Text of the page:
Buffer Zone in the gas tank

Recently here in the southeast(charlotte) we experinced a bit of a gas shortage. During the shortage my wife and I choose to leave our car at a gas station after the fuel warning light came on, rather than risk 20 or so more miles home. recently read somewhere about American cars having a larger Buffer Zone in the gas tank, the their European counterparts, so my question is how do I find out how big my buffer zone is, do I have a buffer zone, and why can’t the fuel gauge be accurate. thanks. I drive a 2007 Saturn Ion.

It varies from model and year. It is not really any different for US vs others. You car’s owner’s manual should tell you how much fuel reserve is standard for your car.

Note: I is wise to avoid allowing your fuel to get that low. It can be hard on many of the newer designed fuel systems and could burn out the fuel pump.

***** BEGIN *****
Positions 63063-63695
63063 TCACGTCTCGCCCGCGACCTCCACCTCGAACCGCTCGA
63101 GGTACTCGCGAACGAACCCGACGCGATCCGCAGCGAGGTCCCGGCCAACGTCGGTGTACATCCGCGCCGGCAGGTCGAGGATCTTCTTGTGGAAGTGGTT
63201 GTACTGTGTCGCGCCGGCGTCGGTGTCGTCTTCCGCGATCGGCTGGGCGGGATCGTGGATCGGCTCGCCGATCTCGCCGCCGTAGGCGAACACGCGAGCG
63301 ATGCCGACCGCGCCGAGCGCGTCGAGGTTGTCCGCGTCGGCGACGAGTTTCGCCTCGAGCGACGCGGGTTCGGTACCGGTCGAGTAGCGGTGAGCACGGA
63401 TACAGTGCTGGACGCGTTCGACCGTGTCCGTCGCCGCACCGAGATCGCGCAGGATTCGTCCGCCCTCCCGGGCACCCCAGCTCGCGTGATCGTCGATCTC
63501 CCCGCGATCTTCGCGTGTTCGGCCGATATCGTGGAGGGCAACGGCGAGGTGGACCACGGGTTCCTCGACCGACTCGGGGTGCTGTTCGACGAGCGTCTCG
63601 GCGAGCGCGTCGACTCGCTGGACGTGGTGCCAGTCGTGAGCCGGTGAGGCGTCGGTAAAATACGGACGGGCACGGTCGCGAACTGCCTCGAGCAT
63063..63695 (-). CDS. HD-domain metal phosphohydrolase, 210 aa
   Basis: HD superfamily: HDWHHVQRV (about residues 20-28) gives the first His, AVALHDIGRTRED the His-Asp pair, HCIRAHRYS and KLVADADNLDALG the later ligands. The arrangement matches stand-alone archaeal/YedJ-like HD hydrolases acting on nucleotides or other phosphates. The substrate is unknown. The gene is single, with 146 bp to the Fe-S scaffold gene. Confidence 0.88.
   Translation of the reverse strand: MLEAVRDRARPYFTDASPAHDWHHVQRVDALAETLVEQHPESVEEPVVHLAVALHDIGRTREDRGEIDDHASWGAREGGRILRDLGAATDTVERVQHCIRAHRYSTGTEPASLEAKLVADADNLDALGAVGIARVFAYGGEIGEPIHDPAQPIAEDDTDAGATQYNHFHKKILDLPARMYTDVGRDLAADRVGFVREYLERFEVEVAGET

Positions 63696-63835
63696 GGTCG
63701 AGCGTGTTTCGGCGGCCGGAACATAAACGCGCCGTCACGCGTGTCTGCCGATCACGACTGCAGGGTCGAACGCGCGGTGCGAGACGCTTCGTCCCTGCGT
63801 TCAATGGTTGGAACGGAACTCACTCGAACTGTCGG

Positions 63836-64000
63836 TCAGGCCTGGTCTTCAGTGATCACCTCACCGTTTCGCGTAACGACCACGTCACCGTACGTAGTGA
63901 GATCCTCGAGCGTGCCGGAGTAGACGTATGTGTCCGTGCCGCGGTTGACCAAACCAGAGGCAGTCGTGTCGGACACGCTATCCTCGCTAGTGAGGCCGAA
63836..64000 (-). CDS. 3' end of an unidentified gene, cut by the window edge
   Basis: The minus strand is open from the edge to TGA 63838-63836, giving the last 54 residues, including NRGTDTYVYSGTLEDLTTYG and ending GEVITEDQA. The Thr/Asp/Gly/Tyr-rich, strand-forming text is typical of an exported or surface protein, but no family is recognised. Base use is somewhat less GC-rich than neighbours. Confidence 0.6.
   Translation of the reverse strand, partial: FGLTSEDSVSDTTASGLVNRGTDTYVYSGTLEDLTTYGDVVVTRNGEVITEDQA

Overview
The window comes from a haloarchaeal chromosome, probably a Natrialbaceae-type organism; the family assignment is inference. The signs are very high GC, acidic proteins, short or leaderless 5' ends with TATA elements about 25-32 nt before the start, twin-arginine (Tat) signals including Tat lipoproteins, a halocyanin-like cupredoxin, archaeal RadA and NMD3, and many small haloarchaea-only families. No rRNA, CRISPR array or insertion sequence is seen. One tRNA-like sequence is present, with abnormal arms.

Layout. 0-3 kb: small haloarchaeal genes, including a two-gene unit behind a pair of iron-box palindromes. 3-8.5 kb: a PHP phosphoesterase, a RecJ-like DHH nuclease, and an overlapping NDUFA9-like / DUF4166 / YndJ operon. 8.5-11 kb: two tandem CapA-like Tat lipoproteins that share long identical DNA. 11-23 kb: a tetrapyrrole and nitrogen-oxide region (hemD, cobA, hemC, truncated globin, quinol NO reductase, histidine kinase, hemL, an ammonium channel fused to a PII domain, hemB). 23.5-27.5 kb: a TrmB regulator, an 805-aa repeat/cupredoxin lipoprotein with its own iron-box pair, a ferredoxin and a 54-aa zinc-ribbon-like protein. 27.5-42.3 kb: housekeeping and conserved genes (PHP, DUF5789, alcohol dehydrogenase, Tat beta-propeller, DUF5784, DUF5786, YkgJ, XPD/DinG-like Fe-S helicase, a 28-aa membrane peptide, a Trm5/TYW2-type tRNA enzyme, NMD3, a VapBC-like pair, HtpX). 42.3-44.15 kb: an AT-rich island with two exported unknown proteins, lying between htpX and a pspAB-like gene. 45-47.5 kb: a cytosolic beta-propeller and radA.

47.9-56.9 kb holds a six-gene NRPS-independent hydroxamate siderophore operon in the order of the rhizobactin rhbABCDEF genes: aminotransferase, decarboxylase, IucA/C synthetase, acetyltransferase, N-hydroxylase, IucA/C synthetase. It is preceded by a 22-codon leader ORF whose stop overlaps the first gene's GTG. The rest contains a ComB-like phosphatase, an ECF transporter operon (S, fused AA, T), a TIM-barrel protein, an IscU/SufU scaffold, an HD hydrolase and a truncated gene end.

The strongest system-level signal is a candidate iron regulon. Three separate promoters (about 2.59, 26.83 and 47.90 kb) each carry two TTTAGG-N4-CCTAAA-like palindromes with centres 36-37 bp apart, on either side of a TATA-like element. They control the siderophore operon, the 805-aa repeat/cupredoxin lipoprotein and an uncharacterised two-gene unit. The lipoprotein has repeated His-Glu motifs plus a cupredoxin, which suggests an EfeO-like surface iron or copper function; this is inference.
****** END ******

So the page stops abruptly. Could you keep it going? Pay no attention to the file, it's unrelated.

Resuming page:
Maybe it is just me, but it seems that many people in the areas where fuel is in short supply are wasting a lot of fuel, just getting fuel.

When the light comes on, you’re IN the buffer zone. Under normal circumstances, you should never allow the fuel tank to go below 1/4 full. You were right to leave the vehicle where it was if the low fuel warning light came on.

There is a certain amount of leeway, I agree, because fuel gauges are not really very accurate. But do you want to gamble on which way your fuel gauge is biased? It could be plus, and it could be minus.

I wouldn’t risk it, personally. If the light comes on, assume you are very near the end of the vehicle’s useful fuel range, and if you can’t find gas, shut it down and park it.